Solutions for cell-free RNA analysis




Everything you need for analyzing cell-free RNA, including purification from liquid samples, detection with RT-qPCR & characterization with ultrasensitive small RNA-seq...



Highly customized services including experimental design of high-throughput sequencing experiments and data analysis with  highly accurate in-house bioinformatic pipelines...



Detection of myocard-specific extracellular circulating miRNAs in individuals' blood plasma samples for preventive diagnostics of myocardial damage on the earliest possible stage...

Expertise and Key Technology

The research kits offered by Heidelberg Biolabs are based on in-house protocols and know-how in cell-free nucleic acids analysis developed in German Cancer Research Center (Molecular Epidemiology Group) and University Hospital Heidelberg (Division of Molecular Biology of Breast Cancer). Those laboratories have previously pioneered in the characterization of extracellular circulating miRNA and have more than a decade of research experience in the field of cell-free nucleic acids. One of our core methods includes "Capture and Amplification by Tailing and Ligation (CATL)", a highly efficient approach for cloning and preamplification of short RNA and DNA molecules from sources containing low nucleic acid content such as biological fluids, isolates of extracellular vesicles, forensic and archeological samples. The "CATL" procedure can be also applied for generating libraries for high-throughput sequencing as well as for enhancing the sensitivity of Real-Time qPCR detection.

RNA CATL principle

Fragmented single-stranded RNA molecules undergo polynucleotide tailing (e.g. polyadenylation) at the 3'-termini with certain ribonucleotides or ribonucleotide analogs and ligation of custom adapter at the 5'-termini. In the follow-up step, the RNA is converted into cDNA by reverse transcription in the presence of the anchored RT primer containing a sequence complementary to the polynucleotide tail and a custom 5'-terminal sequence. The second cDNA strand is generated during the first cycle of the final pre-amplifying PCR reaction. The polynucleotide tailing is a significantly more efficient way to capture 3-OH termini of single-stranded nucleic acids as compared to ligation of adapters and has little or no biases. As a result, DNA libraries produced by CATL approach have higher complexity as compared to the libraries generated by purely ligation-based methods,  Besides, CATL allows qPCR detection of single miRNA copies and customized massive parallel sequencing from picogram inputs of RNA.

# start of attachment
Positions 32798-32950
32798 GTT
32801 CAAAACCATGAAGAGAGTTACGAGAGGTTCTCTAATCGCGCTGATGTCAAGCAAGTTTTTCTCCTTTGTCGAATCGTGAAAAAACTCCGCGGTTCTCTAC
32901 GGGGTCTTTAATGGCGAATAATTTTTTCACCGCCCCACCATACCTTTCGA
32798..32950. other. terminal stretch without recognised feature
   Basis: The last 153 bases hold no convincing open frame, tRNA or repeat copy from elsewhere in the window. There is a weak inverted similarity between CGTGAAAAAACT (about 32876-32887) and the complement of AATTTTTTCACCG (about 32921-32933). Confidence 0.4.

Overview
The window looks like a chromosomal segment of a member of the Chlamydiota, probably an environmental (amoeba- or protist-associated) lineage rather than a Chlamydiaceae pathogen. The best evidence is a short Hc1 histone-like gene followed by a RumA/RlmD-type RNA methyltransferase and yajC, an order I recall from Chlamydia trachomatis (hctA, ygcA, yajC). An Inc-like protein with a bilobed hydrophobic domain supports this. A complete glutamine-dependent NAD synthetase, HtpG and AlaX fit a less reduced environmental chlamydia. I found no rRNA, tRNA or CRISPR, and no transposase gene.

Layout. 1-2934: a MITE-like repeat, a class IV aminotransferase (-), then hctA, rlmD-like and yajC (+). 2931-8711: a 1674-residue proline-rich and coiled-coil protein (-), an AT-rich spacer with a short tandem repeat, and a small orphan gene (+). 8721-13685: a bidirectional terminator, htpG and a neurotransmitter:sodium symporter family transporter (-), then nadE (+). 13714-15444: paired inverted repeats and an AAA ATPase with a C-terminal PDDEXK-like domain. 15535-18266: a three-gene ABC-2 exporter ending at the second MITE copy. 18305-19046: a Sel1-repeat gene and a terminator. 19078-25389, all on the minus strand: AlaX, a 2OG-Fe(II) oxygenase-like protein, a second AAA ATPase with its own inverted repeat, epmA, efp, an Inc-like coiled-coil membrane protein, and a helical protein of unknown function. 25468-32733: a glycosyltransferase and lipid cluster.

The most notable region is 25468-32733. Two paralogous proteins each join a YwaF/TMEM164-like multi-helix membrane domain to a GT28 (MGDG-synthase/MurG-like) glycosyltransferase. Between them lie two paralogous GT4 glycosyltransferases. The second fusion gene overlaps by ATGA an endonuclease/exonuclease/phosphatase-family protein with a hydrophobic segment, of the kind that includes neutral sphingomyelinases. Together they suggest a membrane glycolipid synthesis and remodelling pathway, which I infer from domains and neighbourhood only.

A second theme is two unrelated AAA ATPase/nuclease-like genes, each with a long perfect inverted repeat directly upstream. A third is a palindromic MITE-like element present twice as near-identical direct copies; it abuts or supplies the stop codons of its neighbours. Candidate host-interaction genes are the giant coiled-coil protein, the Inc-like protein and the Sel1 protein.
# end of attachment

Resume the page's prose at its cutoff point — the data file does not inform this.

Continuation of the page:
Circulating miRNA Biomarkers

MicroRNAs (miRNAs) are short (18–24 nt) non-coding RNA molecules that normally regulate gene expression by repressing the translation and enhancing the hydrolysis of target mRNAs. However, after the death of the parental cells miRNAs remain stable in the nuclease-rich extracellular space for prolonged periods predominantly due to their association with proteins of the Argonaute family. Consequently, circulating miRNA profiles have been shown to reflect the ongoing pathogenic processes in the body’s tissues and organs, and enable highly sensitive non-invasive early diagnosis of multiple pathologies including various liver toxicity, myocardial infarction, metabolic syndrome, diabetes and brain ischemia. The practical utility of circulating miRNAs as biomarkers for longitudinal monitoring of pathophysiological processes in certain organs has been confirmed by a vast number of research reports. The scientists working for Heidelberg Biolabs have previously explained the mechanism of extracellular miRNA stability and developed ultrasensitive methods for the detection and characterization of such nucleic acids.


One of our major goals is to establish a framework for preventive diagnostics of cardiovascular disorders, fatty liver, brain ischemia, diabetes as well as certain cancers using extracellular circulating miRNA biomarkers. Conceivably, such the measurement of organ-specific miRNAs (along with other circulating RNA species) could be performed in a separate blood test ("Mi-Test") at point-of-care stations along with conventional blood tests. The current version of "Mi-Test" prototype consists of several miRNAs expressed exclusively in the myocardial cells and whose presence in the blood plasma, therefore, is indicative of the ongoing cell death in the myocardium. In the future, such a test is planned to include other tissue-specific extracellular circulating RNA fragments which can serve as early indicators of ongoing pathological processes.